• In the Caribbean waters, there are fish of every hue.

Since one is talking about different kinds of fish, should fish be in marked plural form (fishes) here?

  • 3
    You can use either. They way you have it now is perfectly grammatical and idiomatic. As would using the plural be.
    – Dan Bron
    Mar 23, 2022 at 12:22
  • 6
    In the above example "fish" is plural.
    – Hot Licks
    Mar 23, 2022 at 12:39
  • 1
    Hot Licks is correct here. In the Amazonian skies, there are bird of every hue. is of course incorrect. ' ... there are ... ' requires a plural-form count noun usage. But unlike 'bird', the plural form of 'fish' is either 'fishes' or invariant 'fish'. General reference. Whether 'fish' is more common and 'fishes' preferred by some for 'different types of fish' is a different matter. Mar 23, 2022 at 15:02
  • 6
    My reading of this question is not that the poster is unaware that the plural of fish may in some cases be either fish or fishes, but that the poster wonders whether, in the particular case where multiple varieties of fish are being discussed, the plural must be fishes. I am not aware of a general-reference source that addresses this specific question, and, therefore, I think it is a legitimate question for EL&U .
    – Sven Yargs
    Mar 24, 2022 at 1:20
  • 1
    Sven has rightly understood my question. Anyway, other comments were also informative enough for me. Thanks Dan, Hot Licks and Edwin.
    – Ammamon
    Mar 24, 2022 at 5:55

2 Answers 2


The plural form of "fish" is "fish" ("fishes" is also an accepted plural, but it is less common). The same is true for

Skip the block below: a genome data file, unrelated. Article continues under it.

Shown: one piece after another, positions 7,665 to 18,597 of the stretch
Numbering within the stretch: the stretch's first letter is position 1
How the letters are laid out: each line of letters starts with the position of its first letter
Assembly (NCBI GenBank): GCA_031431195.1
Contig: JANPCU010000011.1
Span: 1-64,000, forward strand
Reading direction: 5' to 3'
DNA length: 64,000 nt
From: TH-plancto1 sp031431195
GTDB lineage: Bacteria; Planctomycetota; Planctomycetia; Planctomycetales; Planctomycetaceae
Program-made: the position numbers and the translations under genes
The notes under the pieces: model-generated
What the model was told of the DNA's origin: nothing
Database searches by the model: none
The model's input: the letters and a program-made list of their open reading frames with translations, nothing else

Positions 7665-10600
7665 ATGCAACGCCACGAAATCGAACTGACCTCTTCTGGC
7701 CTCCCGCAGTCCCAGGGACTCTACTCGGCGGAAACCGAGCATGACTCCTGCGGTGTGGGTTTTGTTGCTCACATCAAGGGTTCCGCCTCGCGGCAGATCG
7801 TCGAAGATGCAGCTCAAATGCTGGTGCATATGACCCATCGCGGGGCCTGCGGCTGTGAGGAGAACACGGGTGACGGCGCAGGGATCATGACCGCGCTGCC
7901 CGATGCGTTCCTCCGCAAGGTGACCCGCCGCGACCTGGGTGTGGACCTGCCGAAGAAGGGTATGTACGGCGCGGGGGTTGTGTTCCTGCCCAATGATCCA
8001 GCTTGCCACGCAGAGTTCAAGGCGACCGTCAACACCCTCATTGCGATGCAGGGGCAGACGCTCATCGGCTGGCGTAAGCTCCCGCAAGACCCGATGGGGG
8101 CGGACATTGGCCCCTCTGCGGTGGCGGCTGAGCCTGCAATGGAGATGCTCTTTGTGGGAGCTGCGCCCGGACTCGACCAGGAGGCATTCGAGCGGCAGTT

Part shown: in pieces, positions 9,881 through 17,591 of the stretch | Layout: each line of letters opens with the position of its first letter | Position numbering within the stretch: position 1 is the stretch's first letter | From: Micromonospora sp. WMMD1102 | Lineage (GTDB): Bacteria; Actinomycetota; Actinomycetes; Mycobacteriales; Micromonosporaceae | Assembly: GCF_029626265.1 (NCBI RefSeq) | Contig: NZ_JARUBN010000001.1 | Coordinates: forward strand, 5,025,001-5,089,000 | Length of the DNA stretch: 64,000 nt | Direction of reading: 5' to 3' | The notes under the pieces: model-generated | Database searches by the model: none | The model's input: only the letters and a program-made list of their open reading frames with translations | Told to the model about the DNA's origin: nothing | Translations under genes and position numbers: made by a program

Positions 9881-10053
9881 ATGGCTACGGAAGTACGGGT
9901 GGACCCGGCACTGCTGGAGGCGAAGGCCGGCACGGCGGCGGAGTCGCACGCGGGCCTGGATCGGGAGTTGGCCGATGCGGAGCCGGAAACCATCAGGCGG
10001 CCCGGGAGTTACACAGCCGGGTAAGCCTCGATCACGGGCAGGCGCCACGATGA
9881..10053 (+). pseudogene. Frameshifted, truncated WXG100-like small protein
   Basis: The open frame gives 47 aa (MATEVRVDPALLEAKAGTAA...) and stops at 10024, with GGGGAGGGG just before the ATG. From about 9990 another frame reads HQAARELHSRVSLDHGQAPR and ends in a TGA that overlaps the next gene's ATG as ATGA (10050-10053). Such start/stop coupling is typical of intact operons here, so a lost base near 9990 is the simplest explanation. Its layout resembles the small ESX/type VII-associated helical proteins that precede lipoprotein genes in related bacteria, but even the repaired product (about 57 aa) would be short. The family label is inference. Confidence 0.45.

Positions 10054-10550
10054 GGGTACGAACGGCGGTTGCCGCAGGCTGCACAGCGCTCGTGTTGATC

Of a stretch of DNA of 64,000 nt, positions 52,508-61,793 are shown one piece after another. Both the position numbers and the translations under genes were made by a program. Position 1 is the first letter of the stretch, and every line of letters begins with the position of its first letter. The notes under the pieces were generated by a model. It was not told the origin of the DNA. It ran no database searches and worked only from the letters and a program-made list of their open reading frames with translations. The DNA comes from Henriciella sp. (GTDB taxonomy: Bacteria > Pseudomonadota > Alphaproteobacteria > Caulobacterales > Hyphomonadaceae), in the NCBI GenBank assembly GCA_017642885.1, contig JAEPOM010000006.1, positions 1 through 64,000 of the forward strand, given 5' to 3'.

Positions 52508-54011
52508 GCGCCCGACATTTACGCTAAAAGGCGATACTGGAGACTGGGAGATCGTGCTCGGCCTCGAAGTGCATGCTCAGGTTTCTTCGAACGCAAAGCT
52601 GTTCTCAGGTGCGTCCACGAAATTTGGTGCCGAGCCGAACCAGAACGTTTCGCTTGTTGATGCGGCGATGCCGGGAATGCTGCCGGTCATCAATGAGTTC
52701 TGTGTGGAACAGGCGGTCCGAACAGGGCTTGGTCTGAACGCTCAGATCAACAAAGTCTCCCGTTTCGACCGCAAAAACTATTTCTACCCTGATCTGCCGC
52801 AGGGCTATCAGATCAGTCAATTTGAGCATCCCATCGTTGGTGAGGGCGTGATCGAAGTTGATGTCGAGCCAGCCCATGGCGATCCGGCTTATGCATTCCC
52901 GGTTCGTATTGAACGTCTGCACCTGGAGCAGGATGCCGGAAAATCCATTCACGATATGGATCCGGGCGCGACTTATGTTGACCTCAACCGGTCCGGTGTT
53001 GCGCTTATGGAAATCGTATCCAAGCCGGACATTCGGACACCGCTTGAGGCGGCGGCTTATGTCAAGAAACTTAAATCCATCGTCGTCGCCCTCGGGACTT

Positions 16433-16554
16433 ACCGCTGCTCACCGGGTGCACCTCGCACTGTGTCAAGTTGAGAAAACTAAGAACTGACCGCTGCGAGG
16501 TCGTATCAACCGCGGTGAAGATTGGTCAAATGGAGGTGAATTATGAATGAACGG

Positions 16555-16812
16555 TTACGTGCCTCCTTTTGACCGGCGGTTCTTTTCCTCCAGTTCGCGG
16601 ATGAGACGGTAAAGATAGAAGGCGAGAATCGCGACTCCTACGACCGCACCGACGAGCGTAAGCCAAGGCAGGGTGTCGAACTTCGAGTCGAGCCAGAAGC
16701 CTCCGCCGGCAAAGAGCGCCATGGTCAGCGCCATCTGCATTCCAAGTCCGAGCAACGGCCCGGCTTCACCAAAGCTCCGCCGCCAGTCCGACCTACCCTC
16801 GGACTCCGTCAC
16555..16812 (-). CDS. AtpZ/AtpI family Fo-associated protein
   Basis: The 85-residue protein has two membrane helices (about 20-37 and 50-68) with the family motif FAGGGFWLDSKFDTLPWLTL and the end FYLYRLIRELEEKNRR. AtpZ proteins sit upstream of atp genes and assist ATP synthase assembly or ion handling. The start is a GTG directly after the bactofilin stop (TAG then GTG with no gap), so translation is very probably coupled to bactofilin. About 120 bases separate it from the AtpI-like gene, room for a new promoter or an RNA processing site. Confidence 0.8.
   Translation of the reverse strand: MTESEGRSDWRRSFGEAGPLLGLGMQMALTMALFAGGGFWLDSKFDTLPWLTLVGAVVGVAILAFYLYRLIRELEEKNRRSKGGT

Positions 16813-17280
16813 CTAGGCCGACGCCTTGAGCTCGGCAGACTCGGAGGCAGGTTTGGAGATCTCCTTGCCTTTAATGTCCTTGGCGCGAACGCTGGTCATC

• bison
  • sheep
  • deer
  • moose
  • aircraft

and a number of other words. You can find some more examples here: Nouns with the same plural and singular forms


Further to Sven Yargs's comment, to explain why many books have fishes rather than fish in their titles:

What is the plural of fish?

The word "fish" is singular and plural for a single species: one Green Sunfish, two Green Sunfish. Ichthyologists (people who study fishes) use "fishes" to refer to more than one species, four different species of sunfishes, fishes of the Gulf of Maine. G. Helfman and B. Collette; Fishes: The Animal Answer Guide (2011)

Fish versus fishes. By convention, "fish" refers to one or more individual of a single species. "Fishes" is used when discussing more than one species, regardless of the number of individuals involved. G. Helfman et al.; The Diversity of Fishes: Biology, Evolution, and Ecology (2009)

  • +1. To this useful and succinct answer I would add that fish as a plural also commonly appears in instances where undifferentiated members of the classification "fish" (that is, fish qua fish) are under discussion, whether they are all of the same species or not. Thus "There are many fish in the sea" refers (often figuratively) to the vast number of fish of all kinds that live in the sea, but "There are many fishes in the sea" is likelier to be used to refer to the many types of fish within the superclass Osteichthyes that live in large bodies of saltwater.
    – Sven Yargs
    Mar 24, 2022 at 17:50

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